Tech with applicability in the older adult market.   The Digital Health event is also covered in detail through MobiliHealth news and more than a few of those announcements, not even counting the plethora of tech that addresses diabetes and brain health, could benefit older adults.  And more expert and more detailed (and analytical writing) about new tech at CES reveals a few more offerings that could be useful for older adults if applied to that market.  Here are five – more when there’s more:

CES 2018: Five Technologies Useful for Older Adults

CES 2018 is off to a noisy, rainy and motion-filled start.  The Intel dancing drones, the Aptiv Self-Driving rides, Google’s soaked outdoor booth ("Alexa, make it rain"?) and Amazon somewhat smaller-scale "magical experiences." It virtually never rains in Las Vegas – and hasn’t for 121 days – but there’s the video of the downpour -- and Google employees bailing out the booth. The big headline for CES is the battle of the voice assistants for the smart home – which includes Samsung’s Bixby – go ahead, talk to your TV and refrigerator -- as well as Alexa, Google, and Microsoft's Cortana.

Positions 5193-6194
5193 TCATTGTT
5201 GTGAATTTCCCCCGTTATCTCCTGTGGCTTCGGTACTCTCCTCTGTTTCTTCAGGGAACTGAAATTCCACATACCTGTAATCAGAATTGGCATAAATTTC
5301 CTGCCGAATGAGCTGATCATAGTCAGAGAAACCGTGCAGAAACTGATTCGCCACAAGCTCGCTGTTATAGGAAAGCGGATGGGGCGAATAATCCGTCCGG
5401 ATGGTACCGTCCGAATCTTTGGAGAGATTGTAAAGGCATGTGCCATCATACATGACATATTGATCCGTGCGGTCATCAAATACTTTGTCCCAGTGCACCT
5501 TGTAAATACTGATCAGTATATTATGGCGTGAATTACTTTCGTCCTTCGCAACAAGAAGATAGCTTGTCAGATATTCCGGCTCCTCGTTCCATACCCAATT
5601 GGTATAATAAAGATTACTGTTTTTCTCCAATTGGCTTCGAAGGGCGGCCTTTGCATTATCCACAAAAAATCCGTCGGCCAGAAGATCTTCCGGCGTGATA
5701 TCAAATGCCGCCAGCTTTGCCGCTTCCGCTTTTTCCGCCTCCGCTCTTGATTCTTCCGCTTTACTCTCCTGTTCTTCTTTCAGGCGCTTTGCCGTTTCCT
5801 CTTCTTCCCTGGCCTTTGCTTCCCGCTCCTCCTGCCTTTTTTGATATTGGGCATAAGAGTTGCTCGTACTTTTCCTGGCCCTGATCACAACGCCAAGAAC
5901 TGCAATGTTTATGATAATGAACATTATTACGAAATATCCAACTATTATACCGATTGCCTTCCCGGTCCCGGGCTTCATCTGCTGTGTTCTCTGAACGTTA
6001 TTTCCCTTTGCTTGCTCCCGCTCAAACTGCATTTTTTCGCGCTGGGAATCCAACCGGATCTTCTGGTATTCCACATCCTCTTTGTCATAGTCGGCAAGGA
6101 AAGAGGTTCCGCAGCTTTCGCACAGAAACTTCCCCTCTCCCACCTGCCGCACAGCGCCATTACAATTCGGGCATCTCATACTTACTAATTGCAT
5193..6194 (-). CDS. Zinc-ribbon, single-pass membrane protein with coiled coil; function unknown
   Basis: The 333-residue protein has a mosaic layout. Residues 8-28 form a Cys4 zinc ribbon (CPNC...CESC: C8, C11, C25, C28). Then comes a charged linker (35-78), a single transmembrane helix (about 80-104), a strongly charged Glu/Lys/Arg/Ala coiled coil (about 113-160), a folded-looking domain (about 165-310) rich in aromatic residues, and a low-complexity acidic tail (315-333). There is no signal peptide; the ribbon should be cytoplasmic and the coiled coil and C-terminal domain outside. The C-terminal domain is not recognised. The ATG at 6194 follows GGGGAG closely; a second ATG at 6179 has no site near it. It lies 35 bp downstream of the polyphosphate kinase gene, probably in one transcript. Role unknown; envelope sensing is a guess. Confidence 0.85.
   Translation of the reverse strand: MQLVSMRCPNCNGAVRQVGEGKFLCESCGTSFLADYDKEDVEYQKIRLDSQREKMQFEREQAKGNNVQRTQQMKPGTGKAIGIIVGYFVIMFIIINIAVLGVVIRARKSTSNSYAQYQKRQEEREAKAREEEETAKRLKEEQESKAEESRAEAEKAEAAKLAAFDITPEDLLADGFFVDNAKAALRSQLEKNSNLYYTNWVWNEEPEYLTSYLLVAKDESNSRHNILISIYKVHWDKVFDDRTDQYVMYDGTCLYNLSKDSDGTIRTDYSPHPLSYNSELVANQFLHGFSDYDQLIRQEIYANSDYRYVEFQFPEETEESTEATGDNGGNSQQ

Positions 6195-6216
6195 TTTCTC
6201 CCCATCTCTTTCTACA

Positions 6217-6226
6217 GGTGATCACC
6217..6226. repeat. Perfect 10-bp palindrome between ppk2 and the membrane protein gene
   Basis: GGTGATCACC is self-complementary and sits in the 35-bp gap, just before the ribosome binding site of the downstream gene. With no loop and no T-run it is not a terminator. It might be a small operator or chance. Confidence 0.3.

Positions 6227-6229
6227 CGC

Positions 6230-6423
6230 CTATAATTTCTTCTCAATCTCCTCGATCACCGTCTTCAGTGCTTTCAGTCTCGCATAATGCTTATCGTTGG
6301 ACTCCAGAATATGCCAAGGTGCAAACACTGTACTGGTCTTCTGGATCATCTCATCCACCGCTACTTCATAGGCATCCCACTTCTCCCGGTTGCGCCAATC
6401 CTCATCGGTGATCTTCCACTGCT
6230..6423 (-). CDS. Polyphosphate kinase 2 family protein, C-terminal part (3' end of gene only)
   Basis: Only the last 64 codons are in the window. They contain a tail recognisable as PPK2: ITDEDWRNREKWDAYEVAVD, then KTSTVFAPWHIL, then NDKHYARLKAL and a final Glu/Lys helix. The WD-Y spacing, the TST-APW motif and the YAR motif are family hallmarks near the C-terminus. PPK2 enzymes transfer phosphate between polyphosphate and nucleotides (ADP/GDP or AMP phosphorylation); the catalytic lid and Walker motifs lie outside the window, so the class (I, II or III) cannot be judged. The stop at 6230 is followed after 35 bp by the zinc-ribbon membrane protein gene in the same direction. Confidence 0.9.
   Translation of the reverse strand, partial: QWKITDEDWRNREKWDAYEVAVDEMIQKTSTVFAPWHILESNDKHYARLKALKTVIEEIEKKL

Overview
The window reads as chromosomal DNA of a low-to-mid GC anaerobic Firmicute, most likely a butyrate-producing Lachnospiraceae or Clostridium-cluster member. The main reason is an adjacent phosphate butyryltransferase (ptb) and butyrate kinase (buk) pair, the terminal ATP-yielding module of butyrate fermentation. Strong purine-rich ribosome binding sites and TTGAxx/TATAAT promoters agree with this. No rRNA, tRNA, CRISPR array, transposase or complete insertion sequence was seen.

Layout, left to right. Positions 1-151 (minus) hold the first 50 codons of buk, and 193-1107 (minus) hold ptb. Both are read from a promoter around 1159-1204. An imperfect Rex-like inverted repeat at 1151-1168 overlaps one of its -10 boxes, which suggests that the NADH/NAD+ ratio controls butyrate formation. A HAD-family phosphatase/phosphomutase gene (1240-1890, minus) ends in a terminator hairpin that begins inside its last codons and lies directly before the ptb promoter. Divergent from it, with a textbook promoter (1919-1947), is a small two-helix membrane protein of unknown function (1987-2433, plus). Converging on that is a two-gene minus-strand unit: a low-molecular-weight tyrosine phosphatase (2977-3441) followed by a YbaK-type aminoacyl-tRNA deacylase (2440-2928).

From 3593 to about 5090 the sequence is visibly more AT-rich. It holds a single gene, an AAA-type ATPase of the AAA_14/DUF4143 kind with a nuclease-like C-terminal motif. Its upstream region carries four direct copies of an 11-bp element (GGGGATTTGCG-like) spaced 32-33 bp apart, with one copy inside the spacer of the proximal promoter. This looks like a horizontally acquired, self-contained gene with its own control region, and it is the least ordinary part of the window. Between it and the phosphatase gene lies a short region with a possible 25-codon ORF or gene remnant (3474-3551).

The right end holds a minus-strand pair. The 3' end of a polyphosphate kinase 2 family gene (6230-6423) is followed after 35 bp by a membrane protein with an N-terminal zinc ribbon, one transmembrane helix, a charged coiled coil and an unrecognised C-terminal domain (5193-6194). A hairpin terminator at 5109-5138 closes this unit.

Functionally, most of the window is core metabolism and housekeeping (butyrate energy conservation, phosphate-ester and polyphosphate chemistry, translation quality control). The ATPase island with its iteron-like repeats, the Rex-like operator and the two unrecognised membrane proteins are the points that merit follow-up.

Five 2018 technology opportunities in tech for older adults

2017 was an interesting year -- 2018 should overcome a few obstacles.  Probably the most significant innovation during 2017 was the growth of the Voice First technology market -- but judging by the aisles of gadgets in places like Best Buy, everything else is changing as well. CES is next week, and with it more speakers, TVs, and gadgetry than is seen in Best Buy or anywhere else during the year.  But even as technology leapfrogs and crawls forward, obstacles to broad adoption for older adults remain. Hopefully interest in mitigating social isolation among older adults will lead to the role technology could play. But to make a real difference, here's a look at five areas for improvement in 2018: